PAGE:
During their phone conversation, Prime Minister Modi appealed to Russian President Vladimir Putin to put a stop to the violence

February 26, 2022, 0 Comments

During their phone conversation, Prime Minister Modi appealed to Russian President Vladimir Putin to put a stop to the violence

On Thursday night, Indian Prime Minister Narendra Modi and Russian President Vladimir Putin discussed recent events in Ukraine, with the Indian leader reiterating his long-held opinion that differences between Russia and the NATO alliance can only be resolved through honest and open dialogue.

Putin briefed Modi on recent developments in Ukraine, making Modi the first foreign leader to speak with Putin since Russia’s launch of special military operations in Ukraine. PM’s office says that the Prime Minister asked for an end to violence right away and that all parties make a concerted effort to get back on a path of diplomacy and conversation.

According to the statement, Modi also reminded Russian President Vladimir Putin of India’s concerns for the safety of Indian citizens in Ukraine, especially students, and emphasized that India places the utmost significance on their safe withdrawal and return to India. The presidents agreed to maintain frequent communication among their officials and diplomatic teams on matters of common concern. The phone call occurred during Pakistan Prime Minister Imran Khan’s visit to Moscow.

During a discussion of the situation in Ukraine, Putin set out his basic assessments of Kiev’s harsh tactics against civilians in Donbass, as well as its long-standing detrimental strategy aimed at rescinding the Minsk accords. A special military operation was launched because of these things, as well as because of the military action by US forces and those of NATO allies in Ukraine.

“India’s Prime Minister thanked Vladimir Putin for explaining the situation and asked for assistance in ensuring the safety of Indian people now living in Ukraine.” The needed directions will be released, according to Russia’s President. Some bilateral cooperation issues were addressed in the context of the Russian-Indian summit slated for December 2021 in New Delhi, according to a Russian official readout of the phone chat.

The Cabinet Committee on Security (CCS), led by the Prime Minister, met here earlier this week to review the evolving situation in Ukraine as well as the global oil market’s turmoil. In addition, the CCS investigated activities aimed at protecting Indian students in Ukraine.

The Ministry of External Affairs was closed for the day to analyse the situation and its consequences. “It is true that India has close connections with the United States of America, Russia, and the European Union, and that it is concerned about the situation.” At a late-night briefing on Thursday, Foreign Secretary Harsh V. Shringla told reporters, “Our aim is to de-escalate the situation and foster diplomatic dialogue, which we are more than happy to do.”

When asked about US and other Western sanctions placed on Russia in the aftermath of the crisis, Shringla said that some unilateral measures already existed and that more penalties had been or would be imposed. “We must pay attention to and comprehend penalties and their effects.”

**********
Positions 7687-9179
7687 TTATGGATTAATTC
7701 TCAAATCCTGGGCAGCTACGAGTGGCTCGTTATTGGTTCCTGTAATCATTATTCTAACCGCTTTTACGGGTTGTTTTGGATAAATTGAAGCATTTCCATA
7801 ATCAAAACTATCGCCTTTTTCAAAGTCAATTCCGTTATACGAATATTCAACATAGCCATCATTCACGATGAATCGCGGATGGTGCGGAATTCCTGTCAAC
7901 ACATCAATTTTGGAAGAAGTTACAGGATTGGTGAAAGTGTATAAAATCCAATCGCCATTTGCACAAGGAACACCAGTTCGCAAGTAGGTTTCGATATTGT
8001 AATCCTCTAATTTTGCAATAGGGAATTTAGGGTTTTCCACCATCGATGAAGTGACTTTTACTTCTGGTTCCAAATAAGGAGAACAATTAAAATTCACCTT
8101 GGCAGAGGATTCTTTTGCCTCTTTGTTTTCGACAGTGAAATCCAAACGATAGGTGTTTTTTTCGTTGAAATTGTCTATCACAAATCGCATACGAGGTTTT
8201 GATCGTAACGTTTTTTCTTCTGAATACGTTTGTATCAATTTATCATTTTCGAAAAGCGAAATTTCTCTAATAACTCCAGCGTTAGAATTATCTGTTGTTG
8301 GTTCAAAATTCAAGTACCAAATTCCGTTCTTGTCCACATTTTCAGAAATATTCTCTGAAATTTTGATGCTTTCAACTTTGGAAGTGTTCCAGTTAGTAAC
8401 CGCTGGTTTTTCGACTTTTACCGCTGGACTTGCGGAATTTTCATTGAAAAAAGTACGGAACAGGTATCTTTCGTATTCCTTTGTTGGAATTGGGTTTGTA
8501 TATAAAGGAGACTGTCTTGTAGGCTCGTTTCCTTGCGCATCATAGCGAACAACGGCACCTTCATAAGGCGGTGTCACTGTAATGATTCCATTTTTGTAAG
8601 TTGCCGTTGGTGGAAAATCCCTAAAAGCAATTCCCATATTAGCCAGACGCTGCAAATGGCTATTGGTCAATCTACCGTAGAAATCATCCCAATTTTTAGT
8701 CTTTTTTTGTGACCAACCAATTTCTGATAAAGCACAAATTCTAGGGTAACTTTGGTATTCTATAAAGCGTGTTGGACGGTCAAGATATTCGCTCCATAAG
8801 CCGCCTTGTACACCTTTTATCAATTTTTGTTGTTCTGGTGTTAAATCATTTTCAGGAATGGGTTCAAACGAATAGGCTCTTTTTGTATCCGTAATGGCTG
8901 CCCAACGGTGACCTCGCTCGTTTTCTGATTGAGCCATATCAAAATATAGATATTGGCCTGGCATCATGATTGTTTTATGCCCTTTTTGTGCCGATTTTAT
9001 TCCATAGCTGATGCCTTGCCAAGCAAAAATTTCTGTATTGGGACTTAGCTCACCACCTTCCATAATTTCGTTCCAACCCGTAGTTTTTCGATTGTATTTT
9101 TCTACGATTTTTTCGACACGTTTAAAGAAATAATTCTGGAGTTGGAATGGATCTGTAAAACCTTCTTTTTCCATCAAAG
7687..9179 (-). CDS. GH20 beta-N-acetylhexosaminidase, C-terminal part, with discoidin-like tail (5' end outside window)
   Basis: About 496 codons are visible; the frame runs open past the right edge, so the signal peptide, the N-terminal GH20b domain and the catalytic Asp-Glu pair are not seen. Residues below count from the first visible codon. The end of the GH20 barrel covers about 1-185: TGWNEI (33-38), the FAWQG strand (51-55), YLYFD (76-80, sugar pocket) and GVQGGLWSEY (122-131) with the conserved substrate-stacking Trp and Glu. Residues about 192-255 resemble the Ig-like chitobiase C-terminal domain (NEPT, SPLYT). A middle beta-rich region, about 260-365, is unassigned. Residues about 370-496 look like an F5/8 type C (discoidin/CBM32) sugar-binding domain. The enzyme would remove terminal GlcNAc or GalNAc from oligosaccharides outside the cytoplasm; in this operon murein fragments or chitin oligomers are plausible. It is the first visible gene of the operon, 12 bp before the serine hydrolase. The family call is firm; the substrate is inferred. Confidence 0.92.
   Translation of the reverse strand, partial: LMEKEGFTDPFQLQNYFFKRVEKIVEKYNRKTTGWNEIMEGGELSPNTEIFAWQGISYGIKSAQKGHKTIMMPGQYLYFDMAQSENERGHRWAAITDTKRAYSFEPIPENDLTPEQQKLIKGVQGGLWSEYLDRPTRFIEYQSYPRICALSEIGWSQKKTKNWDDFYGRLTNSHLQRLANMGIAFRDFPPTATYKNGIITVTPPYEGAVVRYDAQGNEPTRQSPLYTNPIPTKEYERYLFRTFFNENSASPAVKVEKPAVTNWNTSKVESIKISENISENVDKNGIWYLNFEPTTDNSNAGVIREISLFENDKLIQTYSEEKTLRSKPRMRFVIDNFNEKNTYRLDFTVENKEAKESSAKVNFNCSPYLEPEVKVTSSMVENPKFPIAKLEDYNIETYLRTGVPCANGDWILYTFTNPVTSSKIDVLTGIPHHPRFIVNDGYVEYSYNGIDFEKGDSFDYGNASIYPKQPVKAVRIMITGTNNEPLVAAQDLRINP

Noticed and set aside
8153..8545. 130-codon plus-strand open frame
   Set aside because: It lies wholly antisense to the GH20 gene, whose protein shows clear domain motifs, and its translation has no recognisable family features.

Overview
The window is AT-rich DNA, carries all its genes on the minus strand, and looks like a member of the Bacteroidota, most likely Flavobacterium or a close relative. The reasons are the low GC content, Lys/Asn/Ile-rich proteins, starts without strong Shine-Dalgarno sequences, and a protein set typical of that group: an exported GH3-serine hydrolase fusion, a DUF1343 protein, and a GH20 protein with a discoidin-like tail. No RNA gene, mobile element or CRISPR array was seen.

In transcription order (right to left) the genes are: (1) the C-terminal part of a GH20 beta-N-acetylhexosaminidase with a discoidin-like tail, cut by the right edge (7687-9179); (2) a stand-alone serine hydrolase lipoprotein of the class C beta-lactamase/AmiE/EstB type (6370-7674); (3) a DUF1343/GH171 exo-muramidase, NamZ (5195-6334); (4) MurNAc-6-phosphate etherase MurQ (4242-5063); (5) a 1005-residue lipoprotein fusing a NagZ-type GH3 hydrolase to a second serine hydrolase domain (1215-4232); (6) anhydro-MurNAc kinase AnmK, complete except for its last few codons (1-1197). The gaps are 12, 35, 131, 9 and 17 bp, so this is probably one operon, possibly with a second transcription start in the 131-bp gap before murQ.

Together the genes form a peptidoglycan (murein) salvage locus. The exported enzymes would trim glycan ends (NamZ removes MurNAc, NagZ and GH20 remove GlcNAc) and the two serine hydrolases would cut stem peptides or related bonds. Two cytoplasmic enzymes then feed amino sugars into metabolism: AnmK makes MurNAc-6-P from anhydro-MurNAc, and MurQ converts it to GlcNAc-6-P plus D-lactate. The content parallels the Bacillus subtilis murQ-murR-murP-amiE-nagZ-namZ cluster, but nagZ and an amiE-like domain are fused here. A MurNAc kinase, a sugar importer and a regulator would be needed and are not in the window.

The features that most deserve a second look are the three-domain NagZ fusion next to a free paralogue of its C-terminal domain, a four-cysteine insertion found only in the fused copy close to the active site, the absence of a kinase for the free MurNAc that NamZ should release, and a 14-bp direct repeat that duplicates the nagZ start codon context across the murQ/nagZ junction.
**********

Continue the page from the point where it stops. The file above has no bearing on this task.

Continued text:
When asked about India’s position on a US-led resolution denouncing Russian operations at the UN Security Council, Foreign Secretary Sushma Swaraj answered, “We have read the draught resolution.” However, both on the ground and in the UN Security Council, the situation is changing. The paper is now being debated.

Foreign Minister S. Jaishankar met with his British counterpart and EU leaders on Thursday, fresh off a trip to Europe in which he advised against drawing parallels between Taiwan’s stance and that of Ukraine. I got a call from EU Human Resources Vice President @JosepBorrellF. “Discussed Ukraine’s terrible situation and India’s participation in de-escalation efforts,” Jaishankar tweeted after the phone conversation. He is expected to meet with his other colleagues in the coming days.

With the issue of students dominating New Delhi’s agenda, the Indian Embassy in Kiev has launched a 24-hour hotline for Indian students trapped in Ukraine. Furthermore, the Indian Embassy has provided refuge and accommodation for many students. “This is a developing and complex issue.” Diplomats from India’s European neighbours are on their way to organize the evacuation of students. “This government is very worried about the well-being of its citizens residing overseas,” Shringla said.

Meanwhile, during Germany’s presidency, top European diplomats who are stationed here came together under the G-7 to look at the situation after Ukraine’s envoy’s outburst against India’s stance.

Igor Polikha, Ukraine’s ambassador to India, “pleaded” on Thursday for India’s involvement in the battle with Russia, which started this morning, claiming that India’s “powerful voice” may persuade Russian President Vladimir Putin to “think.” However, there were also complaints about “India’s position.” Polikha said that Ukraine is “extremely dissatisfied,” and that this is not good.

A seasoned diplomat, D B Venkatesh Verma, India’s former ambassador to Russia and a seasoned diplomat, told ET that “warning flags had been visible for many months as a solution could not be accommodated.” Russia has always been vocal about Ukraine’s problems–Russian speakers, Russian television networks, and World War II monuments have all been targeted. Currently, mutual accommodation must be formed with the trust of both sides. “

For some time, India’s ex-envoy to Russia and former Deputy National Security Advisor, Pankaj Saran, told ET that the region has been brewing a storm for some time. “India has taken the completely correct stance both before the UN Security Council and in other places addressed by Foreign Minister S Jaishankar,” he said.

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